- Page 1Canon Digital IXUS 75
- Page 2 Canon Digital IXUS 75
- Page 3 Canon Digital IXUS 75
- Page 4 Features table
- Page 5 Test shots – ISO performance
- Page 6 Test Shots – Full Res Crops
- Page 7 Test Shots – Exposure Evaluation
So how do you justify spending nearly £200 on a pocket compact, when you can get a good one for £90 less? How about build quality, usually a major Canon strong point? Well the IXUS 75 is beautifully designed, with an attractive two-part metal and plastic body, but it doesn’t have the solid rigidity of some of its IXUS brand-mates, or other recent cameras such as the Nikon S500. There are a few creaks from some of the hatches and panels when squeezed, and the plastic card/battery hatch feels particularly flimsy. The camera handles reasonably well, but the finish is quite slippery and the slightly sloping front panel gives nothing to grip. The token gesture of a tiny textured thumb grip area on the back doesn’t help much. The zoom control, which is as usual a rotary collar around the shutter button, is rather fiddly, especially when operating the camera one-handed.
The other controls are also very small, thanks mainly to the space taken up by that big monitor screen on the compact body of the camera. The four small flush-mounted control buttons and the fiddly little round D-pad are squashed up against the right-hand edge of the body and are quite hard to operate, requiring a press with the edge of a fingernail. The three-inch LCD monitor itself is nice and sharp with 230,000 pixels, and is very bright with excellent contrast and colour. It has a good anti-glare finish, so it can be used in bright sunlight without a problem, but as I noted with the IXUS 900 Ti, it does mark easily and shows up finger marks more than most. Unlike many other models in the IXUS range, the 75 has no optical viewfinder.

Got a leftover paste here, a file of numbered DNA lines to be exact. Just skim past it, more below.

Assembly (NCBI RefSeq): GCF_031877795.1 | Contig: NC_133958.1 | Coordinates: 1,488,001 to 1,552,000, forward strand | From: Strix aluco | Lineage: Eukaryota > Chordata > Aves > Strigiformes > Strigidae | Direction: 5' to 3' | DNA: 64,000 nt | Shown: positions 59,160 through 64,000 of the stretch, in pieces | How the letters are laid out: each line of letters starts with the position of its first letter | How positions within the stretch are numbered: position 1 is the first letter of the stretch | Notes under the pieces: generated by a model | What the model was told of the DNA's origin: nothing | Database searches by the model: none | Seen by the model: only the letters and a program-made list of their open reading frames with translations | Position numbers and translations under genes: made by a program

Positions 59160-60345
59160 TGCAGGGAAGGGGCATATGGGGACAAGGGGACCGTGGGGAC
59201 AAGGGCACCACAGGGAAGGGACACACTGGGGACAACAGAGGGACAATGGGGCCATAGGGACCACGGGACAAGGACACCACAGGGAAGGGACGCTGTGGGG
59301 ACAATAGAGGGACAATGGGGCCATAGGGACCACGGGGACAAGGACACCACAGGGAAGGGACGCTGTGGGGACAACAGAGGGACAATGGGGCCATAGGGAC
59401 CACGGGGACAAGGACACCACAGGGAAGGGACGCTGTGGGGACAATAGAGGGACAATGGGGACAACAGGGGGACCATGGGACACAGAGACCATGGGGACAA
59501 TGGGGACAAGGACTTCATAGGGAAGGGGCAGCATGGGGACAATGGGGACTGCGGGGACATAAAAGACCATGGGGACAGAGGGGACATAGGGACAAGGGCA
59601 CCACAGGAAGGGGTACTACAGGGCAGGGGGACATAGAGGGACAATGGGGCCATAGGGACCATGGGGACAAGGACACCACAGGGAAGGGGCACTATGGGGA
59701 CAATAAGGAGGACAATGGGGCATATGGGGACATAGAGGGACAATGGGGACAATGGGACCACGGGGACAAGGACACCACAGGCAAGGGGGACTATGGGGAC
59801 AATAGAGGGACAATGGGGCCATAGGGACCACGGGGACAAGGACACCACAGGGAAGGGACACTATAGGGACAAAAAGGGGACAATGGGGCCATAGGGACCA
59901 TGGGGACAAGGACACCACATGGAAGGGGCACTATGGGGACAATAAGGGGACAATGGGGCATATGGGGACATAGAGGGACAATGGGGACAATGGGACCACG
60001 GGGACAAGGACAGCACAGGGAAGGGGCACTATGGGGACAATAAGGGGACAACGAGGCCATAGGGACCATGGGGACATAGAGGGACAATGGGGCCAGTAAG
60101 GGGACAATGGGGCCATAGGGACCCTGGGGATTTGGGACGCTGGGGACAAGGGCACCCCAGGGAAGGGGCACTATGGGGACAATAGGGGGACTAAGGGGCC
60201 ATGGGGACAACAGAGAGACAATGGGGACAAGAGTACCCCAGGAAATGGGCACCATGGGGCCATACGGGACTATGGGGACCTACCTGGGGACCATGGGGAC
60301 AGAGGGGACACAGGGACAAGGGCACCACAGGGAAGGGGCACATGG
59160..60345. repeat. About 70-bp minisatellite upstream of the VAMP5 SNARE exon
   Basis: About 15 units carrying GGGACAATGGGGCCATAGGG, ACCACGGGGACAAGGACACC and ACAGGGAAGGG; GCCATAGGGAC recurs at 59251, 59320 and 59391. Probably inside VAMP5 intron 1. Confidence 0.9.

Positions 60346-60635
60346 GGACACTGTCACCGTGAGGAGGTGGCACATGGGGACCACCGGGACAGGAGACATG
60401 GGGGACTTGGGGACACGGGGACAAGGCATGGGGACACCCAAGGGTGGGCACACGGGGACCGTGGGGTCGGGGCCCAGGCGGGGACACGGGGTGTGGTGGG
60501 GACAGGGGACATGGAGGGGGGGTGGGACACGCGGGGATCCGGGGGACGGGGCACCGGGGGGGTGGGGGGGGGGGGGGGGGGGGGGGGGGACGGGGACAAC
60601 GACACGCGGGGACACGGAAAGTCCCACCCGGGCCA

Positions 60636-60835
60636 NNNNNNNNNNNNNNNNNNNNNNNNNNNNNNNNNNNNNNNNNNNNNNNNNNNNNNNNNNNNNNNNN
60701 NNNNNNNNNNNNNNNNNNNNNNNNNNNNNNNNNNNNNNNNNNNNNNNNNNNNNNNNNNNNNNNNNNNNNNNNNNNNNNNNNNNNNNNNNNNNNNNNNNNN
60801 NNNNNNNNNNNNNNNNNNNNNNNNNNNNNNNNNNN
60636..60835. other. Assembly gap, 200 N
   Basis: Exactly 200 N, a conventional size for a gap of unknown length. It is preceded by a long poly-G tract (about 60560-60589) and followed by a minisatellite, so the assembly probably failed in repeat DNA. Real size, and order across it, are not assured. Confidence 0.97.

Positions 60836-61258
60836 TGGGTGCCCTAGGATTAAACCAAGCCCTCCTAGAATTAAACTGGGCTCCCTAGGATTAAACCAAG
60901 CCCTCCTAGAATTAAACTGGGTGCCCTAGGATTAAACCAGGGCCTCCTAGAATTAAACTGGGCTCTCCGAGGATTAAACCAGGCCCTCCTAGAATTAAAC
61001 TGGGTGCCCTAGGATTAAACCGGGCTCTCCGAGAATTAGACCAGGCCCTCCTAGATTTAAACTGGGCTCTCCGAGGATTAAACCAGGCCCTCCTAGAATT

As for features, the IXUS 75 has pretty much what you’d expect from a point-and-shoot snapshot camera. On the top panel is a three-position slider switch to select between video mode, scene mode and program auto. The video mode is fairly standard, offering a maximum of 640 x 480 resolution at 30fps, with mono audio. As usual the zoom lens cannot be used while filming. Video is saved in Motion JPEG format, and a 1GB card provides just over eight minutes recording at maximum quality. Scene mode offers ten scene programs, with the usual selection of portrait, night portrait, kids & pets, snow, beach, fireworks etcetera. The only unusual settings are aquarium and underwater, for use with the optional underwater case. In the scene program mode options such as white balance, metering mode and colour adjustment are disabled. You can only access these in program auto mode, via the function menu. The range of adjustments available is much the same as on the other models in the IXUS range. Contrast, saturation, sharpness, colour balance and skin tone can all be manually adjusted, but only within very narrow parameters. There are also a number of presets for various colour effects.